Why paint Up on the Roof? That is a question that is as hard to explain, as it is easy to answer:  I like this music. I think it will hold well over time. The words say something that a lot of people can relate to, and the melody is catchy. Finally, the timing was right. This song happened to play in iTunes, and I became curious about it. I learned that Carole King, another old favorite of mine, co-wrote it. Searching for recordings I found a live performance of Up on the Roof with James Taylor and Carole King, and at that point the choice became clear.  UP on the Roof not only is a good song, it has history and depth with me, which all helps aid the decision-making process.  It comes down to this, I only have some much time to paint a limited number of musical pieces, so I have to pick wisely, or pick a song when it is hot, before I change my mind. Hopefully, I have chosen wisely, for unlike the just completed, Keep on Loving you, which has a buyer, this one is on its own to prove it worth.

I cannot remember which version of this song that I first heard, but I am thinking it may have been the version by the Crying Shames, a garage band, that dates to 1967.  The sound and the date sounds about right. Also, there is a slight possibility that it could have been James Taylor, because I have always been a fan of his music, ever since his Sweet Baby James album. Taylor’s version of UP on the Roof dates to 1979, which seems late for me. The last possibility may have been the original release, and major hit by the Drifters in 1963, but I doubt it.  I do not think music meant much to me until the Beatles, which was  when I was a sophomore in high school in 1964. I am going with the Crying Shames, for now.

One more personnel discovery about this song, is a rare cover by Laura Nyro, my musical first love when I arrived on campus in Madison in 1968.  Her record ,Eli and the Thirteenth Confession, was a heavy play in the dorm at that time.

The base colors are dark and gritty, to keep with the mood of the music. This changes as the work moves from left to right. The third canvas elevates about the first two, while the fourth canvas is another step up from the third  This artwork is another three-layered work, similar to The Four Seasons Work, Spring Danza, where you have to go to the firth canvas which is the first to touch the wall in my living room.

I am also posting this first image of Up On The Roof,  on Etsy, where you can pre-order a digital print for much less money, then when finished.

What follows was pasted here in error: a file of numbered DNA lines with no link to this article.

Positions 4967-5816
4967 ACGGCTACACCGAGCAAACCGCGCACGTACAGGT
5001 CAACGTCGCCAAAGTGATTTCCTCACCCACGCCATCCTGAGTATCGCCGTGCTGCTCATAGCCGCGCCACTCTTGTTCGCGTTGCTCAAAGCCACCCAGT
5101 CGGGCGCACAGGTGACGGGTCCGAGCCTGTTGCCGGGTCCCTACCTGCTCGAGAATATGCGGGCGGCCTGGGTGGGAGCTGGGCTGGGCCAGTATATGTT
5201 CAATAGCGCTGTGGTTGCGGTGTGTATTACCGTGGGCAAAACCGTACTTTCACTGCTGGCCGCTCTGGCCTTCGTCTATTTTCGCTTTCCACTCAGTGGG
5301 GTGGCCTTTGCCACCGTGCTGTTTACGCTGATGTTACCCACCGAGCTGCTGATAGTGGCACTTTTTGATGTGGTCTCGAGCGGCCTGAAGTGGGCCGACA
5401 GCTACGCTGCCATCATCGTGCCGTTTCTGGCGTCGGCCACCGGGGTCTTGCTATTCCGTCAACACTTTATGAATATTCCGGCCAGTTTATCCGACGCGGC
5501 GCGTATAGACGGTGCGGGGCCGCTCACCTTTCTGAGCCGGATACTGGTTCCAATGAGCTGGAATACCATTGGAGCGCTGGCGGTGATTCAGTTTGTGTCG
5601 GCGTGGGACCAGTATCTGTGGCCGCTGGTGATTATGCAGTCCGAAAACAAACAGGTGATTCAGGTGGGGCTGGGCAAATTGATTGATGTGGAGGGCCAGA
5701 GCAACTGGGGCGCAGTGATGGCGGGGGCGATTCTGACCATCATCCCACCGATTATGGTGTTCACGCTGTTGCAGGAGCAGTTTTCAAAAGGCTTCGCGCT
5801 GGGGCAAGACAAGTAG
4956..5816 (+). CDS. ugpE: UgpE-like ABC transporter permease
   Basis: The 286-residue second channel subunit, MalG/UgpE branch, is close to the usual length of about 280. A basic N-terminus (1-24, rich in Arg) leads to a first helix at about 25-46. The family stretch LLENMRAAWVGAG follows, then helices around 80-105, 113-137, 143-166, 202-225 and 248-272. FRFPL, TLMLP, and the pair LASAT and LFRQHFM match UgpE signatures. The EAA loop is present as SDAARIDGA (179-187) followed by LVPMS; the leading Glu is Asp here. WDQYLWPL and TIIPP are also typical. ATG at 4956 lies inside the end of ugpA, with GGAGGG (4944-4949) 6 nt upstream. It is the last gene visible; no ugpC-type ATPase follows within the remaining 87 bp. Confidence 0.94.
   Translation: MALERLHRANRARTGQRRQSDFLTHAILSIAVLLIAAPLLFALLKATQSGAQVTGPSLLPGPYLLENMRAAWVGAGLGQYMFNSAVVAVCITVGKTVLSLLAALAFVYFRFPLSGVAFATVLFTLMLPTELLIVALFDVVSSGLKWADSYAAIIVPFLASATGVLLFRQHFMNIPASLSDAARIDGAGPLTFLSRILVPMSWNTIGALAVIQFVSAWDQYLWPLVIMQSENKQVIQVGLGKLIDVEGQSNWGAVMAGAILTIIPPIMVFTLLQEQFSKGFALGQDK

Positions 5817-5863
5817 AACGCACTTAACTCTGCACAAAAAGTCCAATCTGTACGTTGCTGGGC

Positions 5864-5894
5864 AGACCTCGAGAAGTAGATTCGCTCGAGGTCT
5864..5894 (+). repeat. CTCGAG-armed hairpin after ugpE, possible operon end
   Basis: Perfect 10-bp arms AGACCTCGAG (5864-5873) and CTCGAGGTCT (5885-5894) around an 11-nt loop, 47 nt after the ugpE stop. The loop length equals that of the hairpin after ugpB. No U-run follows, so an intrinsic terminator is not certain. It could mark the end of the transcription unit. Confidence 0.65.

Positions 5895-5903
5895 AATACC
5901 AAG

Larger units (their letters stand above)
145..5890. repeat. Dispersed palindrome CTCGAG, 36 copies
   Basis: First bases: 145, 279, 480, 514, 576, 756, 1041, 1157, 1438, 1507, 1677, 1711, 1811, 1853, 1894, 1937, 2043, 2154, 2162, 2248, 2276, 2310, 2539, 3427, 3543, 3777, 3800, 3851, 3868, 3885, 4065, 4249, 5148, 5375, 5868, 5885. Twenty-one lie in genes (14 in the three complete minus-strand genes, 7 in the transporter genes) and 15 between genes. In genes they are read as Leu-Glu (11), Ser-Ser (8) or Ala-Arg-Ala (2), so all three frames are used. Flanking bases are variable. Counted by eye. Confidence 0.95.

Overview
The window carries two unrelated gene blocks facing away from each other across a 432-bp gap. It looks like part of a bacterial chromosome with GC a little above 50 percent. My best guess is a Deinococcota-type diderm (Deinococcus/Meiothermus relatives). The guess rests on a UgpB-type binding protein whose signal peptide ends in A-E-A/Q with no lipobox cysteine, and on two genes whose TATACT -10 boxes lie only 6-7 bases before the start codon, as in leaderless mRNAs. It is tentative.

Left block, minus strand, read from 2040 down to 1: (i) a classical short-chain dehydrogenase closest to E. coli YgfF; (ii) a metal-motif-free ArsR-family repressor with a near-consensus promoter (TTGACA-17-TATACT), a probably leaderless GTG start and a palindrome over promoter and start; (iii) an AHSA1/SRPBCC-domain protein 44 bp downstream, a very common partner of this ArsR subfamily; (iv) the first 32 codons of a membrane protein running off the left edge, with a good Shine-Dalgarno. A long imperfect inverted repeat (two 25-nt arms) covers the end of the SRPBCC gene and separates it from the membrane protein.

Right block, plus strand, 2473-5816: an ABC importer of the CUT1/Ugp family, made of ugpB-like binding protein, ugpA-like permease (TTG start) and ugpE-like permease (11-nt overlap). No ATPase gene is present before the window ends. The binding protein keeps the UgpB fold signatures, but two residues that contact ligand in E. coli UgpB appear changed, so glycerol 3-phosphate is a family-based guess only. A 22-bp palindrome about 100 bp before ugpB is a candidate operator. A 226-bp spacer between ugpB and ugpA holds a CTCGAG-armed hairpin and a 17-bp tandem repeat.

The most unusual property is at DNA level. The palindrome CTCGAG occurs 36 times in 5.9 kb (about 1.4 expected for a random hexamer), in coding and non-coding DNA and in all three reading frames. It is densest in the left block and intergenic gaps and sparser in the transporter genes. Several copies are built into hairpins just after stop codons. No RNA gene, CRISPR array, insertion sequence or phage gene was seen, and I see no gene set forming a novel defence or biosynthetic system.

Scott Von Holzen

S_V_H Keep on Loving You final image


Keep on Loving You this five foot 4 inch artwork look is more interesting, to me,  than the original music.  I think I could have reduced the physical size of this work, but the canvas I used gave me the extra room, (that is rare in most of my musical portraits), to let my slurs, those huge almost circles you see above the musical flow, a chance to really express themselves.  I had the space so I used it to their advantage.  Those slurs come straight out of my last Vivaldi painting.  I have realized that if done right my slurs do not need any squiggly lines. That is how it works: I am learning as I go.

Originally, I was going to go with the words “I’m Lovin’ you,”  but strange the word ‘i’m’ I could not find any space for on the first canvas, so I dropped it.  Lovin’ you, says it all, covering a lot of territory.  I see it is important to paint more than just one Vivaldi after another.  These little works offer ways to try to maybe explore painting techniques I am trying to do on the large work.  When I see that a new idea works on a 15 foot canvas, I then know I can move that idea to a much smaller work, and see a greater effect of that idea on a small surface, which carries with it a bigger impact on the artwork.

I like this artwork, it has that look.  Now on to another Vivaldi.  This time it is the late fall movement.

Scott Von Holzen

S_V_H Vivaldi’s Four Seasons Summer Allegro Final image


This 15 foot 4 inch monster that began on July 3rd is now finished.   I am glad to move on. That only leaves four more Vivaldi’s to do and the set of thirteen is complete.   A good guess, for the finish of this project,  would be something in June of 2014, or probably July of 2014,  just in time for a needed vacation.

I do not have many thoughts lift about this work, because I have worked on this one work almost three months.  Here is what I can say:  it is big, it is diverse looking, and it represents the best effort  of this artist.  That is so far.  You could remove the bolts from this work,  separate them, and it would look like each canvas belongs to another artwork.  That I find fascinating and a direction I plan to keep developing to see how far it goes. Because as you know the real quest of this artist is to find out how it will all end.  Although the canvases are each unique you cannot but see that when they are all put together, it works.  I am sure those of appreciate this music will wonder why I pick the phrase that I did from this music considering how powerful most of the music is, and this is not.  This phrase of music, about 10 seconds,  is the sound of a little finch chirping.  I use it because this part of the movement is unique in the concerto.  There that is it, which you will be able to see, and hear,  when I post the walk through tomorrow evening.